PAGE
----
Best Western’s Rider-Friendly Program

By Joe Gresh, Photography by Joe Gresh

Having paid for my flight, first night's stay and meals with the preceding paragraphs, my next bike was the Street Glide, I think maybe it was called the Night Sweats...I really need to learn my Harley-Davidson model designations. They still make printed brochures in this country, don't they?

Deep, bass-boat metallic-blue, the Street Glide offers sweet handling, smooth, excellent brakes, and loads of cornering clearance. Seriously, who needs heritage when the present is this good?

There are enough iconic H-D features on the Street Glide to remind a rider that he's on the Real Deal. Like the key, or in Harley-Davidson's world, no key. H-D uses a gigantic metal jelly bean on the fork to work the ignition; a round, vending-machine key locks the jelly bean. A proximity-sensing electronic key fob disables the bike if you forget to lock up, as long as you don't leave the fob in the saddlebag like me. I'm betting that 47 of the Street Glides hefty 785 pounds involve turning the bike on and off.

The Street Glide's indicator lamps illuminate tiny symbols inside the tach and speedometer. I never did figure out what any of them meant, having neglected to bring an electron microscope on the ride. The rear brake pedal is more like a car's than a motorcycle's and the saddlebags want to run over your legs like a 90cc three-wheeled ATV. Remember to lift those feet on take off!

None of this spoils the Street Glide experience. Recent frame improvements, wide rims and radial tires take years off that V-twin mill. We hustled through Arkansas esses smartly and nothing hit the pavement in corners except my preconceived notions. I could actually own one of these. The bike simply makes me happy. I refused to give up the Street Glide as our ride leader Ron spooled miles of beautiful Arkansas hill-country past the Glide's not-bad-at-all shorty fairing.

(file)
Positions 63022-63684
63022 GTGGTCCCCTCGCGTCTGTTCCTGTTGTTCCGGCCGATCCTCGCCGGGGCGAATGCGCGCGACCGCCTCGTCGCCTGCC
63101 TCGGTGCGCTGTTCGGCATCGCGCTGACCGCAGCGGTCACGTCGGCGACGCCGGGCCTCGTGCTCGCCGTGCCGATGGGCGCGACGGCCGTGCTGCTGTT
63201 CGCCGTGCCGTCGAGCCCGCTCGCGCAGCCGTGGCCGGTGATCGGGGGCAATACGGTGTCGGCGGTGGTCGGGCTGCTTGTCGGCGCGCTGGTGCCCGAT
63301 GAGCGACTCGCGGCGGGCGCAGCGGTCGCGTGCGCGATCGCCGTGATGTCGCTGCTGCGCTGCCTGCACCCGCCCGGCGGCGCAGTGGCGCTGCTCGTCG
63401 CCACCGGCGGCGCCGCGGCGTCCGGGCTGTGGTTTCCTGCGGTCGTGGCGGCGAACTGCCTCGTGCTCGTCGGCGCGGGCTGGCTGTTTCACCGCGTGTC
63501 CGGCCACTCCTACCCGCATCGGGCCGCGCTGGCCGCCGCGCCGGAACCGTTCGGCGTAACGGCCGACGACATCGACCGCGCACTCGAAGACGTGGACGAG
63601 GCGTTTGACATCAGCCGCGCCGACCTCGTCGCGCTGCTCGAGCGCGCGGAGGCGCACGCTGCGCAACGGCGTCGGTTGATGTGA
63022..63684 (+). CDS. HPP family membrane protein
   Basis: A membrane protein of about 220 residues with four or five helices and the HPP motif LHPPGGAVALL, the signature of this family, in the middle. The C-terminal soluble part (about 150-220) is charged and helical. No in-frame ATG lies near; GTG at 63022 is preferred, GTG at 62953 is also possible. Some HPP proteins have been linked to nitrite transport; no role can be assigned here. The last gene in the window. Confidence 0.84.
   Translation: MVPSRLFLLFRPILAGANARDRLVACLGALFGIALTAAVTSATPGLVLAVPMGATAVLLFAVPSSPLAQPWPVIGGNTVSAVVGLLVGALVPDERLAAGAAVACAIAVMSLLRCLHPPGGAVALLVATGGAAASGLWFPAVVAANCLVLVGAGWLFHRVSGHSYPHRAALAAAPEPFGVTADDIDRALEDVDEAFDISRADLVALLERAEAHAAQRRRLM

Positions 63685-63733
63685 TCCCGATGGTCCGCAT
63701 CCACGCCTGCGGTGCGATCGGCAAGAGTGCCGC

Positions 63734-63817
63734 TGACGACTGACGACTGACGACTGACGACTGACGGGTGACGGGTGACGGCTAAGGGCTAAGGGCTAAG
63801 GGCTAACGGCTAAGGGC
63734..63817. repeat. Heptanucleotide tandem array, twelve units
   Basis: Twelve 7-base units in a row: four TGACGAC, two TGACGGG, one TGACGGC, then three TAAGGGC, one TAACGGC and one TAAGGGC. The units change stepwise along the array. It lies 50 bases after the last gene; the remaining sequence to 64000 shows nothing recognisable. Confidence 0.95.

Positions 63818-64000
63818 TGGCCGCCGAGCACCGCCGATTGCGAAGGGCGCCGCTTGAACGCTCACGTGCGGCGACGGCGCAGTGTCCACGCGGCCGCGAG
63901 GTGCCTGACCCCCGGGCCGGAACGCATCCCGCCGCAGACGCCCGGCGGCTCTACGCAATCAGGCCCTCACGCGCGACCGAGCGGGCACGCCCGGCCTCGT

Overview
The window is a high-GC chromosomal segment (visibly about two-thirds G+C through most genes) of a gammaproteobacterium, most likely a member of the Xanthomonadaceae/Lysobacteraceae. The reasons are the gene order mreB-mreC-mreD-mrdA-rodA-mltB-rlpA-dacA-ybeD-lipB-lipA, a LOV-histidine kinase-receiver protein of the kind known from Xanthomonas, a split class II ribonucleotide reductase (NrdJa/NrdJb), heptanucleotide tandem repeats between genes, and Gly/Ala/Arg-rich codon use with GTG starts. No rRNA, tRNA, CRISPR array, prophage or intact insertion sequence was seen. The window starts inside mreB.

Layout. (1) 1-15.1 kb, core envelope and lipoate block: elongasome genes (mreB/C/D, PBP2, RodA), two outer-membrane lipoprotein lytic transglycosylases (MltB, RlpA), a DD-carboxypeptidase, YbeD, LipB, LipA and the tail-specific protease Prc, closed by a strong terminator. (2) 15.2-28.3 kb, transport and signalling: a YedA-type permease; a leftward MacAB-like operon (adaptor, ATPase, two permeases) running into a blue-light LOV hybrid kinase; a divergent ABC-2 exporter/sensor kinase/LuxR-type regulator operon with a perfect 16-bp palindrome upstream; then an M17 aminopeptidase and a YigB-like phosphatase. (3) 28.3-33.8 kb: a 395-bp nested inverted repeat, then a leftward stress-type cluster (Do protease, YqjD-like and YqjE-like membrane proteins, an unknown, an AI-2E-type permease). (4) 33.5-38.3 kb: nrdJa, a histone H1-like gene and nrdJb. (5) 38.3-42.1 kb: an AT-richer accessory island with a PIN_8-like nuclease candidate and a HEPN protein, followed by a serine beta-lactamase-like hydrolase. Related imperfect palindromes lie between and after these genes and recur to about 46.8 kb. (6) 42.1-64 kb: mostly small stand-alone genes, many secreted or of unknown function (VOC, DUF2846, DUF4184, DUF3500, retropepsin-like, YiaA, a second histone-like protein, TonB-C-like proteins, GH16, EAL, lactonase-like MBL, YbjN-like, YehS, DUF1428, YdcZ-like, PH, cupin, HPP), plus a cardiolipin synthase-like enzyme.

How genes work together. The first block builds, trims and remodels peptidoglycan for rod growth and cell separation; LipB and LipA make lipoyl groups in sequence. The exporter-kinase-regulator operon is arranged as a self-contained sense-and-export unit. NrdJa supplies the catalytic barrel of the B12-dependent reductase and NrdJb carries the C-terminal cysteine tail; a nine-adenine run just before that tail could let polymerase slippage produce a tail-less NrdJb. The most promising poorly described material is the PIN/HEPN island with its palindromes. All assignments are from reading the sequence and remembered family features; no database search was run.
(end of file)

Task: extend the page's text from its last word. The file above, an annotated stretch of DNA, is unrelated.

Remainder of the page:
Best Western is in the process of diluting...er...rebranding its hotel chain into three levels of luxury. If I'm assimilating the Best Western familiarization literature like a proper monkey, level one is your standard Bread 'n' Butter Best Western hotel. These properties feature older style, direct-to-outside entry doorways, small lobbies and smaller rooms. No special washing area but get the ground floor handicap-accessible room and you can wheel your motorcycle inside the bathroom to clean it. Level two is Best Western Plus, where customers pass through the lobby down hallways to larger interior rooms. Best Western Plus rooms are pretty darn nice and I can't justify them unless my wife is with me. Top of the pops level three is Best Western Premier, featuring portals into a fifth dimension where green-skinned, mind-reading nymphs devote their lives to satisfying your basest desires. More importantly, with Premier scrambled eggs and sausage are included for breakfast, along with fresh fruit.

Clinton Arkansas Room 218, found on the second floor of a Bread 'n' Butter Best Western measured 23 feet by 11 feet by 8 feet giving an interior volume of 2000 cubic feet. Best leave the serpentarium at home. A suspiciously similar looking LG through-the-wall air conditioner unit running a stock LG front-panel mounted thermostat provided excellent temperature regulation. Cool, moisture-free air and plenty of it was the watchword in Clinton. A slightly reduced-size cake of soap and a wall-mounted 1500-watt Sunbeam sock/underwear dryer sat opposite a one-piece fiberglass tub enclosure with grab rail. Lacking a large lobby or local bar in these dry-county digs, Team Apnea repaired to the parking lot to polish off a few beers along with the well-drillers, pipeline contractors and rock-cutters who were our fellow travelers.

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